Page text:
G

Gary H. Lucas

Jan 1, 1970
0
Bart said:
<crossposted to sci.electronics.basics and alt.machines.cnc>

I bought a digital handheld LCR meter thinking I could measure inductance
of motors to see if the motor is bad. The motors are DC-servo with
brushes,
3-phase AC servos (220volt), and stepper motors. The meter generates both
1khz and 120 hertz and the display shows the henrie, millihenries or
microhenries and also a "Q" value (don't know what that is). Is there a
way
to figure out from a motor nameplate what my meter should read if the
motor
is good? AC motor's nameplates tell how many poles, voltage rating, amp
rating, and horsepower. A DC motor's nameplate tells voltage, amp rating,
and torque. The meter also can show resistance in ohms at either 1khz or
120hz.
ANY info about using this meter and/or checking motors to see if they're
bad
is GREATLY appreciated.
Thanks in advance,
Bart
Bart,
You're in an area I don't know a lot about, even though I've done lots of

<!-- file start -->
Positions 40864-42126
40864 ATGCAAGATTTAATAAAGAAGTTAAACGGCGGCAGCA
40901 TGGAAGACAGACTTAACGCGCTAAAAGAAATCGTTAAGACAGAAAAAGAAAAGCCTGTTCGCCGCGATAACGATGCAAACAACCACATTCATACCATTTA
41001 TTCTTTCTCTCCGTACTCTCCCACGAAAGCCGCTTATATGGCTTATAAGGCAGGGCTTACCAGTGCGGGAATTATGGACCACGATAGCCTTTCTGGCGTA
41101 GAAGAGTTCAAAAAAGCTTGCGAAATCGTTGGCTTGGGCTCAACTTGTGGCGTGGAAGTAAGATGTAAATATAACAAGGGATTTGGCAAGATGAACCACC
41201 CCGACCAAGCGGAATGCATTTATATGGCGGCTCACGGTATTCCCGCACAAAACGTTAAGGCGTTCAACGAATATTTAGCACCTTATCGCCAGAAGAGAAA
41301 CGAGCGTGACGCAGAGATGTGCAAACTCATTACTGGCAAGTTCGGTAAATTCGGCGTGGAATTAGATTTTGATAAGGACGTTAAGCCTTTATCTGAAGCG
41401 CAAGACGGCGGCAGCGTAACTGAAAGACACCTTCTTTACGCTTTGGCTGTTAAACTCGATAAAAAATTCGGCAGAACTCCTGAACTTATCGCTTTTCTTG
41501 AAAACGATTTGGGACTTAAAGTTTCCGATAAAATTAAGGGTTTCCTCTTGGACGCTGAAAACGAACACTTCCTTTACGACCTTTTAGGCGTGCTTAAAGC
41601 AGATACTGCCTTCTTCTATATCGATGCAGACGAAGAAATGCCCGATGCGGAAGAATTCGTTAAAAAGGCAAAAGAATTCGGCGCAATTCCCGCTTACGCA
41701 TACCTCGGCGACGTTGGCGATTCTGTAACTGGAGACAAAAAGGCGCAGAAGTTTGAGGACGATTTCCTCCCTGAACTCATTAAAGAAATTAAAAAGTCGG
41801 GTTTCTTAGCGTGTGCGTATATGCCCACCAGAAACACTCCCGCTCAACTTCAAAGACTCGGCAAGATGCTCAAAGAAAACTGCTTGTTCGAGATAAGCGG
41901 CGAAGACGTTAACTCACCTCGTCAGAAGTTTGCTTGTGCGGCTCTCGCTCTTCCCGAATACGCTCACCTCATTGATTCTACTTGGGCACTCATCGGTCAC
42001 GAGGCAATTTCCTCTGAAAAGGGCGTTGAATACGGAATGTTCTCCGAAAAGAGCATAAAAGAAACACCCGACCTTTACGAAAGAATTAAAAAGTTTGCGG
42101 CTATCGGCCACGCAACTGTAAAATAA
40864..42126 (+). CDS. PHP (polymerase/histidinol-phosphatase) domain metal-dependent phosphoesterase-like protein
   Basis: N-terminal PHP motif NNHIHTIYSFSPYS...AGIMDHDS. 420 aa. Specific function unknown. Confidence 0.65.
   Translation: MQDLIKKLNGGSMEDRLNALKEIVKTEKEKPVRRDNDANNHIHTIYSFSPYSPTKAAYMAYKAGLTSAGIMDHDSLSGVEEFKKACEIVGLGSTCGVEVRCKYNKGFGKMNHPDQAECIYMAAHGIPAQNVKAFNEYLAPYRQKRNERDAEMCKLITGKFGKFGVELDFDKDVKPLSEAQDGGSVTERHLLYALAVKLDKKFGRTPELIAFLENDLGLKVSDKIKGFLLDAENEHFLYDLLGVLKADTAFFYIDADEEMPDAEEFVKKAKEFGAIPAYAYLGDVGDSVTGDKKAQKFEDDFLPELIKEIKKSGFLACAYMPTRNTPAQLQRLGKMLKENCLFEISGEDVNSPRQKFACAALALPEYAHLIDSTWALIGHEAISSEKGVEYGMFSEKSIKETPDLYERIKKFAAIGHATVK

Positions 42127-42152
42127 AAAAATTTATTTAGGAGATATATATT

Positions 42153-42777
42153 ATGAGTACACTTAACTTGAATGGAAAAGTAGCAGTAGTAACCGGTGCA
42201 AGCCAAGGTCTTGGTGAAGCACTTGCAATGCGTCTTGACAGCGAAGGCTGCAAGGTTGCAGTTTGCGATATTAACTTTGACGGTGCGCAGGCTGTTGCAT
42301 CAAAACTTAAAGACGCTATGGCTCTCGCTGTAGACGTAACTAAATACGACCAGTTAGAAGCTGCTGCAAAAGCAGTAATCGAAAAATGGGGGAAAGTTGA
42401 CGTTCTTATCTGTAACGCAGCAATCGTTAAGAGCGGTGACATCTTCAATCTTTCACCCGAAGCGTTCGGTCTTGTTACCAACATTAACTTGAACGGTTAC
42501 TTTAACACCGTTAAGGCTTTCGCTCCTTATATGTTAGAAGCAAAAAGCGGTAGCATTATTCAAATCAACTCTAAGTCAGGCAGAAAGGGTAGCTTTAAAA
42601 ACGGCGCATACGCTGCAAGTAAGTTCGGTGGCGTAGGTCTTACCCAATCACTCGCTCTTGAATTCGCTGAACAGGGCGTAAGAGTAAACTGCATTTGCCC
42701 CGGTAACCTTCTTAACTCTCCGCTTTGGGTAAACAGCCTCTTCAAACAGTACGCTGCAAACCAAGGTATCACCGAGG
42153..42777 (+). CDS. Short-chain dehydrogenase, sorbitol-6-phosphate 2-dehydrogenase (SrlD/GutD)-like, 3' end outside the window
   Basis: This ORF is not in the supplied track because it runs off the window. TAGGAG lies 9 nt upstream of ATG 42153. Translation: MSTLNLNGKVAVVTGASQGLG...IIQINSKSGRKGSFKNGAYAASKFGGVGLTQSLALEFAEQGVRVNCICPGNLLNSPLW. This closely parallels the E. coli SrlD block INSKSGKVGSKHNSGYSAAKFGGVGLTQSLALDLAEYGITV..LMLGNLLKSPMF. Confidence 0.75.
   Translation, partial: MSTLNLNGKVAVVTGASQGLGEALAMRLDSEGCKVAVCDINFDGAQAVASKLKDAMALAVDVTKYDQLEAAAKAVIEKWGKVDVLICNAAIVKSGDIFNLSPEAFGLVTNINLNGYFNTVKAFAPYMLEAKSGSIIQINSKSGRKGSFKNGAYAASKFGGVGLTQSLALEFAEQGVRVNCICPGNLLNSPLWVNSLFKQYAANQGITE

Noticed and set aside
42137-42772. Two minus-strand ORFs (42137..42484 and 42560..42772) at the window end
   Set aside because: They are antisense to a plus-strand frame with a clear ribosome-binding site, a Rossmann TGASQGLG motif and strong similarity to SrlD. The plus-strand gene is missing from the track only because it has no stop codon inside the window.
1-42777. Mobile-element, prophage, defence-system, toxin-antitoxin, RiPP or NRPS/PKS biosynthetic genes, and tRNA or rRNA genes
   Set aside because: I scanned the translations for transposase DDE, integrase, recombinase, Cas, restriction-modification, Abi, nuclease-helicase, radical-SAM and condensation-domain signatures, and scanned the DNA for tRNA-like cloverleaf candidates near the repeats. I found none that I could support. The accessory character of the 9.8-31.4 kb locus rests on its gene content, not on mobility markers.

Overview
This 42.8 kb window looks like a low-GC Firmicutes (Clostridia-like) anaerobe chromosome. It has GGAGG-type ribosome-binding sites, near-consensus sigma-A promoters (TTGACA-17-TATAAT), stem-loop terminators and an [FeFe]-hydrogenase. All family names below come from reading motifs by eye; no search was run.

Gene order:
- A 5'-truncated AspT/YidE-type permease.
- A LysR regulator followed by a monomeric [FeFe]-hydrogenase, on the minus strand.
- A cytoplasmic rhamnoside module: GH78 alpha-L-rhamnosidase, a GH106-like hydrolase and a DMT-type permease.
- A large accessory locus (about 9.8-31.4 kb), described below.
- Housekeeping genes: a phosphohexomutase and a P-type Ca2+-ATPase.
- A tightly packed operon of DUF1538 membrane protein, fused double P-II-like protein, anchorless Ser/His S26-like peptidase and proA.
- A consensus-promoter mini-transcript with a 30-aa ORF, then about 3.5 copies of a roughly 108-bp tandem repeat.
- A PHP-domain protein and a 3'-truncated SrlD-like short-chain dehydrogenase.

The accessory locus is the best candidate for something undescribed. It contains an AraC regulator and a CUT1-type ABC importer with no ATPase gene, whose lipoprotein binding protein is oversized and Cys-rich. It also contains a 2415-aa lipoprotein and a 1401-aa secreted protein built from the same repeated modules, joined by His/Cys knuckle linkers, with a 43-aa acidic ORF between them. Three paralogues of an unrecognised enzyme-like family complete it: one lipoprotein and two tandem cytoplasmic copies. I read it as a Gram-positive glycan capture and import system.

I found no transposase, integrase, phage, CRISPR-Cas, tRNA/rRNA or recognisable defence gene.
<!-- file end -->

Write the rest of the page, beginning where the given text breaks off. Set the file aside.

motor work. My suggestion would be to test known good motors of various
types and sizes and make yourself a chart. Then if you can find a known bad
one you could test it to see where it falls in your chart. I did this with
ohm meter readings and AC motors many years ago. My basic chart gave me a
good idea of where the phase resistance falls for say a 5 hp motor. One
that has open or shorted coils was then quite easy to pick out. Use a
megohm meter also to test insulation resistance and you could almost
guarantee a motor was good or bad.

Gary H. Lucas
 
D

DaveB

Jan 1, 1970
0
"Perfect" how? Hysteresis losses?

Happy Thanksgiving Cliff,

In reality there is no perfect inductor (he is talking motors) so
hystersis is always considered.

All inductors we deal with on a day to day basis have a resistive
component, in addition to many other variables

In some permanet magnet motors, hystersis losses are almost non
existent ( in advertising only) but you know what I mean.

This is a topic that there is no end .

Regards


..
Daveb
 
D

Don Young

Jan 1, 1970
0
Basically, "Q" is the ratio of inductive reactance to resistance, so an
inductor generating 1000 ohms of inductive reactance and having a resistance
of 100 ohms has a Q of ten. Since inductive reactance is different at
different frequencies and resistance is basically the same, Q generally
increases with frequency up to a point. There are other complications
because not only resistance but all energy losses including core hysteresis